The effects of minerals on reservoir properties in block 3A and 2C, within the orange basin, South Africa.
MetadataShow full item record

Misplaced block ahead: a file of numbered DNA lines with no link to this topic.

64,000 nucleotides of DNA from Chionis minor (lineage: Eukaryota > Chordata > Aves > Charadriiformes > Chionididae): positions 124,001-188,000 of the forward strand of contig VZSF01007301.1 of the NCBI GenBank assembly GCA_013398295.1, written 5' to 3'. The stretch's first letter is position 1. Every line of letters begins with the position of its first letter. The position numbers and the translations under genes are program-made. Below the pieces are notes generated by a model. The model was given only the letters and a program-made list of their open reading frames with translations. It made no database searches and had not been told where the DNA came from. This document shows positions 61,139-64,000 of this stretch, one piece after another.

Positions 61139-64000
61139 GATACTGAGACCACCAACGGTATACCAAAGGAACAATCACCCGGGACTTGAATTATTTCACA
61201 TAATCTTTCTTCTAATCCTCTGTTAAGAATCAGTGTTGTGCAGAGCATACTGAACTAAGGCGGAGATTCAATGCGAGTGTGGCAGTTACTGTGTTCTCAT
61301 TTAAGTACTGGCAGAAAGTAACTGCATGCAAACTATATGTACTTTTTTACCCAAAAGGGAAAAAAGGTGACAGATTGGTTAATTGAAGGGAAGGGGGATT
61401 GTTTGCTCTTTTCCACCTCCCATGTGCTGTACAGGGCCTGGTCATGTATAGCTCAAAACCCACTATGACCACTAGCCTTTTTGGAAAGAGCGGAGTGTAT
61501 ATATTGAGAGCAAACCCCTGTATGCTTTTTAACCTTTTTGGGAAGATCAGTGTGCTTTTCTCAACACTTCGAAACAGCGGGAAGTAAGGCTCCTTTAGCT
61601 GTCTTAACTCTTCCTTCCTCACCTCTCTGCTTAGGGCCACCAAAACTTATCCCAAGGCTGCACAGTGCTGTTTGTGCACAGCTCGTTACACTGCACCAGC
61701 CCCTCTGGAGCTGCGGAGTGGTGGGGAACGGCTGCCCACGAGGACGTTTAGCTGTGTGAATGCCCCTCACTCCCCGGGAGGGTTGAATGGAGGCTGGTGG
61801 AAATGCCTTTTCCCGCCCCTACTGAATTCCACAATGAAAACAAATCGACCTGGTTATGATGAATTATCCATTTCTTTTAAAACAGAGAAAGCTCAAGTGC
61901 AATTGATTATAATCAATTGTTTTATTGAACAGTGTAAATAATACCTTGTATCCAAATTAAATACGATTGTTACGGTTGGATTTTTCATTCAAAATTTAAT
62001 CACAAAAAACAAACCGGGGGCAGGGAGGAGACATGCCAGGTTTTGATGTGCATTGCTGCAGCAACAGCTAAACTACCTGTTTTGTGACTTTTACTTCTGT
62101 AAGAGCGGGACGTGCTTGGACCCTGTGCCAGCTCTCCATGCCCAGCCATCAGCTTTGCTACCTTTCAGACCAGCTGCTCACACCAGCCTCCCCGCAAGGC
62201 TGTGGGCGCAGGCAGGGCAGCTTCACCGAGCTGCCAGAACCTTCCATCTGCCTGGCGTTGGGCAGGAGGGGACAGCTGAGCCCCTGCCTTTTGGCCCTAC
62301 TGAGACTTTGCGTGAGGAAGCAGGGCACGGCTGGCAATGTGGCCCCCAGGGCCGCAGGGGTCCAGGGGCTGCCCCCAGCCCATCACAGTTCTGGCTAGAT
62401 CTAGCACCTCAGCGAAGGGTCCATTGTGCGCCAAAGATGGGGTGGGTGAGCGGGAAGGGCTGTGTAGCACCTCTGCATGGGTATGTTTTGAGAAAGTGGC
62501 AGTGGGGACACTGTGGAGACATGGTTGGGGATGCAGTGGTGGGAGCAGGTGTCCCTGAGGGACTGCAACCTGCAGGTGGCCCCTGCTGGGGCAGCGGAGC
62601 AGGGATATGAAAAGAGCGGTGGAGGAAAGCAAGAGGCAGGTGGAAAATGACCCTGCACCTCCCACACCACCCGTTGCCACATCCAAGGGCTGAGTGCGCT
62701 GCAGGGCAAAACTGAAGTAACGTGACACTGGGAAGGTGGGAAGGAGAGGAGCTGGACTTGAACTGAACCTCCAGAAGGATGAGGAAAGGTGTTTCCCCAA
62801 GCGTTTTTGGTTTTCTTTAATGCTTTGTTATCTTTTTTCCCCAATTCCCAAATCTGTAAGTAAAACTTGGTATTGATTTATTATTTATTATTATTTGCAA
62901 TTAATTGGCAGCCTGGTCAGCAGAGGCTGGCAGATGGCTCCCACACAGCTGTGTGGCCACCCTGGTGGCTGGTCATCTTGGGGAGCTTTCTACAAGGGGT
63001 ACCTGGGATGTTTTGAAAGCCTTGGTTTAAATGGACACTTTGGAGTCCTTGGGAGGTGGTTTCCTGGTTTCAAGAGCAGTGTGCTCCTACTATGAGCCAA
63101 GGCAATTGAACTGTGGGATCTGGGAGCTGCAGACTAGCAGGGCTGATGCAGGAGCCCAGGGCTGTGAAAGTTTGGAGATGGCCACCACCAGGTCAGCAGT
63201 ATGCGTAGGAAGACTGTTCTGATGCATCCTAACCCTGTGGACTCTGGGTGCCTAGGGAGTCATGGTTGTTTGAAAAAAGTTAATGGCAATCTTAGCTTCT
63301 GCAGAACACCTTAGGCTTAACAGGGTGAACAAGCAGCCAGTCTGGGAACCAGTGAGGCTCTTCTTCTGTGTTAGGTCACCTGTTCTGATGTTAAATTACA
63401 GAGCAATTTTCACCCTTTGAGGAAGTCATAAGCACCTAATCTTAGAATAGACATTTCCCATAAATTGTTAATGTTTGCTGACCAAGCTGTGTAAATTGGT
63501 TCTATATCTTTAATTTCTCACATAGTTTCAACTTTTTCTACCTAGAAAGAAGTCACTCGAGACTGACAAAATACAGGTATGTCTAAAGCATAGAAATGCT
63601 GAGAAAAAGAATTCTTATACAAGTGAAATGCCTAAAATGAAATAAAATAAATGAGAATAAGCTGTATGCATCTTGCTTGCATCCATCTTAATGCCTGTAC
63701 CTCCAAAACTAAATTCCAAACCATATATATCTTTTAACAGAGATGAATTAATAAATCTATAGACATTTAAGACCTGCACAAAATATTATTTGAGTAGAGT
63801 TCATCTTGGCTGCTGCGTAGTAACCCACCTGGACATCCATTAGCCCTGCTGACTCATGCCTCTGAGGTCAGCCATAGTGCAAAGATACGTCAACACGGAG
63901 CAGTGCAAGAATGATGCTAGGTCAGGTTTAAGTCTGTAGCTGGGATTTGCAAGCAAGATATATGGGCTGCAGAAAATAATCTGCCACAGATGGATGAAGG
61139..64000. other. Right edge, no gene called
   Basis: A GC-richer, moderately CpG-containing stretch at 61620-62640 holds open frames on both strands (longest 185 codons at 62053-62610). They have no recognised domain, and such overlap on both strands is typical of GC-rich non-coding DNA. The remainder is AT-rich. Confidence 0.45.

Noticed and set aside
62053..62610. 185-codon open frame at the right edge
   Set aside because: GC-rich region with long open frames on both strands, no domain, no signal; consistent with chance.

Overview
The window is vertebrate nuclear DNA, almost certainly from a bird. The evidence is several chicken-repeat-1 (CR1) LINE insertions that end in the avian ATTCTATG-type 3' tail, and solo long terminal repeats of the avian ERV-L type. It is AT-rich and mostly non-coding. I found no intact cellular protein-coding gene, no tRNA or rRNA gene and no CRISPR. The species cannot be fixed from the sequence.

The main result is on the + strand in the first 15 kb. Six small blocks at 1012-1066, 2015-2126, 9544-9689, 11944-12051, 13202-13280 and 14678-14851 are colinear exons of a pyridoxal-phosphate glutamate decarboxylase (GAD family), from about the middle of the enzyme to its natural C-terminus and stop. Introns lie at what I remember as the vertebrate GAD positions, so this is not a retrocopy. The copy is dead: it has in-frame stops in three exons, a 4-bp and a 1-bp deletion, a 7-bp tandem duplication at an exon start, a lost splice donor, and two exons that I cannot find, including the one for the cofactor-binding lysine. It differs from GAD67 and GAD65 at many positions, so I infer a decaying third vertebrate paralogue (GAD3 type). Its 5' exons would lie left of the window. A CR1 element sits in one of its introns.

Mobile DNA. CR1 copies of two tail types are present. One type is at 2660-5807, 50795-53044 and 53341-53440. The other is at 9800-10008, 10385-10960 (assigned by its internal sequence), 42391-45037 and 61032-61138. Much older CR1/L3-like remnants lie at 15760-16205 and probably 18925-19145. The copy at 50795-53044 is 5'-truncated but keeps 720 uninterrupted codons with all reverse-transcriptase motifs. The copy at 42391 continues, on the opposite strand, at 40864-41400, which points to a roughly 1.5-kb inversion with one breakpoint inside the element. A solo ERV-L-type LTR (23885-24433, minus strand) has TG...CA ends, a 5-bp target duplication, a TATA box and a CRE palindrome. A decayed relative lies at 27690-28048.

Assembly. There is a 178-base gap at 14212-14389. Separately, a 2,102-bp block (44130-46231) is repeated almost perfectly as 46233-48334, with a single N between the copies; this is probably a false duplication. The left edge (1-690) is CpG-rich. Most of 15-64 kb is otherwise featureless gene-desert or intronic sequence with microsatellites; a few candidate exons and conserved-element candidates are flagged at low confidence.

The reservoir quality of the Orange Basin, offshore South Africa is known to be immensely impaired by the presence of authigenic minerals. The collective effects of burial, bioturbation, compaction and chemical reactions between rocks, fluid and organic matter conclusively determined the quality of reservoirs within the Orange basin. The aim of this study was to provide information on the quality of reservoirs within the Orange Basin. Data used to conduct this study include wireline logs (LAS format), well completion reports and core samples from potential reservoir zones of wells K-A2, K-A3 and K-E1. To accomplish the aim, petrophysical parameters were calculated, such as porosity, permeability and water saturation. Besides, depositional environments were identified using gamma ray log and core logging techniques. Thirdly, petrographic studies were supporting techniques in understanding how various minerals and diagenetic processes play a role in reservoir characterisation. Geophysical wireline logs (Gamma ray, Resistivity, Bulk density and Caliper) allowed for the estimation of the three main reservoir properties; namely: porosity, water saturation and permeability. The porosity calculations revealed a range of 3-18% for well K-A2, 2%-13% for well K-A3 and 3%-16% for well K-E1. The permeability’s ranged from 0.08-0.1 mD and 0.001-1.30 mD for K-A3 and K-E1, respectively. Thus, the findings of the petrophysical evaluation of the wells in Interactive Petrophysics indicated that the reservoir intervals of wells K-A2, K-A3 and K-E1 are of poor to good quality. Based on the core analyses, the depositional environment is mostly shallow marine, specifically tide dominated for well K-A2, sandstone channel for well K-A3 and intertidal environment for well K-E1. These environments were confirmed by XRD, revealing glauconite as the prominent mineral.